It’s Sunday morning. My son and his new bride are busy in the kitchen making brunch for me- it smells like butter. I love watching them work together in the kitchen – they are new at this dance, each careful not to lead- learning to bless and not just be blessed.
My husband sits in “his chair” watching TV in closed caption so as not to disrupt the music that plays from the laptop sitting on the kitchen table – the chefs dancing music.
My daughter is still sleeping; she has become so lovely and sincerely kind. My youngest son is on his way home from college with his roommate – they will be busting through the door with guitars, laundry, tattered books, back packs and God only knows what else, any minute.
My middle son will not be home today- four more days to go before his curly brown hair and chocolate brown eyes come back home again.
Days like this it is easy to see them- blessings that is. Days like these it’s easy to give my trust away to God… but down the road about 13 miles my mommy and my sister sit quietly together in a clean little apartment with white carpet and a pink couch. The drape is half open and on the small deck there is a large potted plant where tiny purple pansies are learning to grow. On the coffee table is a vase with huge pink and white roses from my sister’s garden. My mom is resting on the couch in her mint green PJs- and pink fluffy socks fitting snug around her swollen feet. I could go on. I could describe almost every detail. I am not there, but I can see it clearly because I have been there more hours lately than I have been home.
My mom is dying. Her heart and her kidneys no longer do their job and every day her weight increases because every ounce of water she takes in stays in. Her tiny legs now weigh so much she needs help lifting them up to the couch.
I have sat for hours and hours with her over the last 3 weeks. I have watched her pace the tiny hall, until her breathlessness sends her back to the couch. She tries to run away from it, her dying body, but everywhere she goes it goes with her. She has spells of profound confusion and then moments of amazing clarity. She smiles when she can but her sweet smiles are fleeting.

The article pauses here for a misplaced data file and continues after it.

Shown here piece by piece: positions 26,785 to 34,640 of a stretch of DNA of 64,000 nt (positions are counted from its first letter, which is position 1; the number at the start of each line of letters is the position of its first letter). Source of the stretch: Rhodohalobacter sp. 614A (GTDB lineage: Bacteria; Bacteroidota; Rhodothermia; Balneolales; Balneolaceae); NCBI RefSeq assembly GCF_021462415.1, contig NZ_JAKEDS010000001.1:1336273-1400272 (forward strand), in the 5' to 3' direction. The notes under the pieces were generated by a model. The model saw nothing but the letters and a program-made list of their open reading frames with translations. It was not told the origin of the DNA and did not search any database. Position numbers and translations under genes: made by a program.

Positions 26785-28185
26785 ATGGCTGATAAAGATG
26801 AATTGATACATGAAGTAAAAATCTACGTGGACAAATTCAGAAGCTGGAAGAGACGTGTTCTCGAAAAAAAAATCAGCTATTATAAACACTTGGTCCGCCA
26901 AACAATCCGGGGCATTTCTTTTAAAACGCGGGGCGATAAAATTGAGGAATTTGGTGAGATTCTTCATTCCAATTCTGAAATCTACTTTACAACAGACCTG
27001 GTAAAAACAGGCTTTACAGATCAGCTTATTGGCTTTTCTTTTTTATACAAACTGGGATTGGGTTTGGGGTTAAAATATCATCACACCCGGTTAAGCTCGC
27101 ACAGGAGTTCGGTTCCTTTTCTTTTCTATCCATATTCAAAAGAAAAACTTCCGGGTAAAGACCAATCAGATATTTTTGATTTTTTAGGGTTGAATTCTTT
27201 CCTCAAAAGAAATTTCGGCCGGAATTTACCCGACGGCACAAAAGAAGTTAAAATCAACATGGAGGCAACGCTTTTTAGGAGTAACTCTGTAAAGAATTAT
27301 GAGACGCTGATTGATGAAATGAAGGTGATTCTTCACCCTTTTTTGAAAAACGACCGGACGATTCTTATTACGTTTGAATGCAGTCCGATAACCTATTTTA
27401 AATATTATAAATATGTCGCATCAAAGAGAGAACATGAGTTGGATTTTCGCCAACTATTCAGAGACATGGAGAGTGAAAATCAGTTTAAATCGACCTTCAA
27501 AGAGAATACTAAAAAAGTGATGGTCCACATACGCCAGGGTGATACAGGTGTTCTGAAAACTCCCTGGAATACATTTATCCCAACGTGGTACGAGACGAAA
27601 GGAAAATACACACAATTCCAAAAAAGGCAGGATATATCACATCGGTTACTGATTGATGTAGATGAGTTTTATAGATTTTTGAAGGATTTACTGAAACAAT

I have sat and watched her suffer and I have looked ahead to her impending misery and I pray, “God, please let her die and let me be with her to hold her hand and whisper her to You”. I have pleaded with him to take her. I have held my breath when she has held hers and hoped it was her last, but then she breathes again.
Dying is a holy and amazing thing that is wrapped in pain and suffocating grief. Like my mom- I want to run away from the pain- the pain of watching her suffer. I want to somehow slip back into a life that doesn’t have this as its reality. I find myself longing to do the simple and boring tasks again, like laundry and cleaning and dishes – the normal stuff where you don’t have mortality wrapping around your every thought. But for now, it is every thought.
Oh, how my heart has wrestled with this- should I be praying for her to die? Who am I to ask such a thing? Who am I to ask her heart to stop? The answer is simple- I simply do not have the authority to suggest that I know what is best in this situation. I do not know what God is whispering to her in these hours. I do not know the work he is doing in her heart. I do not know what is best or why it is best. I have watched death many times but I cannot tell you what it feels like to die. I have no idea what happens in the moments leading up to death or the moments of death. I have no idea if it is lovely and light or empty and quiet. So, how can I begin to feel like I can ask for it for someone else? I simply cannot and I must stop believing I do.
I wander out into the fields of coriander and lay down among the wild flowers- my eyes focus on the iridescent blue that wraps around the clouds and for a moment I remember eternity. I know of it, but understand it little-as do I know of death but understand it even less.
Father, I have prayed for things I know nothing about. Help me to trust your timing, remember your faithfulness and believe that you love my mom even more than I do.